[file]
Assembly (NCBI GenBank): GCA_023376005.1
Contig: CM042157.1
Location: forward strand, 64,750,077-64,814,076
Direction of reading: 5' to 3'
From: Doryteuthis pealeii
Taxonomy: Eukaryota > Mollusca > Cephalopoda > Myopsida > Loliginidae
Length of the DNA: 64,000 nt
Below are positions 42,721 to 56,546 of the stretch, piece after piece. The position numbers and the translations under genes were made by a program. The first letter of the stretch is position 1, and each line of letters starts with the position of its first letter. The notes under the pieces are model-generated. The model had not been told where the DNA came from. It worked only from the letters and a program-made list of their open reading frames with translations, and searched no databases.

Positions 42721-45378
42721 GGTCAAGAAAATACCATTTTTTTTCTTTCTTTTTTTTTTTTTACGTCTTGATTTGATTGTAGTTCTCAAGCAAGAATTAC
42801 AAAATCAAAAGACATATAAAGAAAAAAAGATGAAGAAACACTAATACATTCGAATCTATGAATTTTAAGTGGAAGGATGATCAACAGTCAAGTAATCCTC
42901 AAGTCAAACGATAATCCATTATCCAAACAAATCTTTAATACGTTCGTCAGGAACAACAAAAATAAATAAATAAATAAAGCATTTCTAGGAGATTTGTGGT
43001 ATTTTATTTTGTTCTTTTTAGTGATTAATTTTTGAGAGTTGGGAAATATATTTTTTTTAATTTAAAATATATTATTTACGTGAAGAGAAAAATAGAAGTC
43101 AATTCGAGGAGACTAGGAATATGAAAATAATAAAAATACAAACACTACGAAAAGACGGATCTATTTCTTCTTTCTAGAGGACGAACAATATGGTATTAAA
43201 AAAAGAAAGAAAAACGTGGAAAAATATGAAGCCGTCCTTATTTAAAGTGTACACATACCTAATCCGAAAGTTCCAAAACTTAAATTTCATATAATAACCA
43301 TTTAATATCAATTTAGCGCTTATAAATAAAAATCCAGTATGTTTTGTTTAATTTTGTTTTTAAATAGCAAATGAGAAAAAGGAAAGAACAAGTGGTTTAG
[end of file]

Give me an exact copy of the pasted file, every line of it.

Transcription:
Assembly (NCBI GenBank): GCA_023376005.1
Contig: CM042157.1
Location: forward strand, 64,750,077-64,814,076
Direction of reading: 5' to 3'
From: Doryteuthis pealeii
Taxonomy: Eukaryota > Mollusca > Cephalopoda > Myopsida > Loliginidae
Length of the DNA: 64,000 nt
Below are positions 42,721 to 56,546 of the stretch, piece after piece. The position numbers and the translations under genes were made by a program. The first letter of the stretch is position 1, and each line of letters starts with the position of its first letter. The notes under the pieces are model-generated. The model had not been told where the DNA came from. It worked only from the letters and a program-made list of their open reading frames with translations, and searched no databases.

Positions 42721-45378
42721 GGTCAAGAAAATACCATTTTTTTTCTTTCTTTTTTTTTTTTTACGTCTTGATTTGATTGTAGTTCTCAAGCAAGAATTAC
42801 AAAATCAAAAGACATATAAAGAAAAAAAGATGAAGAAACACTAATACATTCGAATCTATGAATTTTAAGTGGAAGGATGATCAACAGTCAAGTAATCCTC
42901 AAGTCAAACGATAATCCATTATCCAAACAAATCTTTAATACGTTCGTCAGGAACAACAAAAATAAATAAATAAATAAAGCATTTCTAGGAGATTTGTGGT
43001 ATTTTATTTTGTTCTTTTTAGTGATTAATTTTTGAGAGTTGGGAAATATATTTTTTTTAATTTAAAATATATTATTTACGTGAAGAGAAAAATAGAAGTC
43101 AATTCGAGGAGACTAGGAATATGAAAATAATAAAAATACAAACACTACGAAAAGACGGATCTATTTCTTCTTTCTAGAGGACGAACAATATGGTATTAAA
43201 AAAAGAAAGAAAAACGTGGAAAAATATGAAGCCGTCCTTATTTAAAGTGTACACATACCTAATCCGAAAGTTCCAAAACTTAAATTTCATATAATAACCA
43301 TTTAATATCAATTTAGCGCTTATAAATAAAAATCCAGTATGTTTTGTTTAATTTTGTTTTTAAATAGCAAATGAGAAAAAGGAAAGAACAAGTGGTTTAG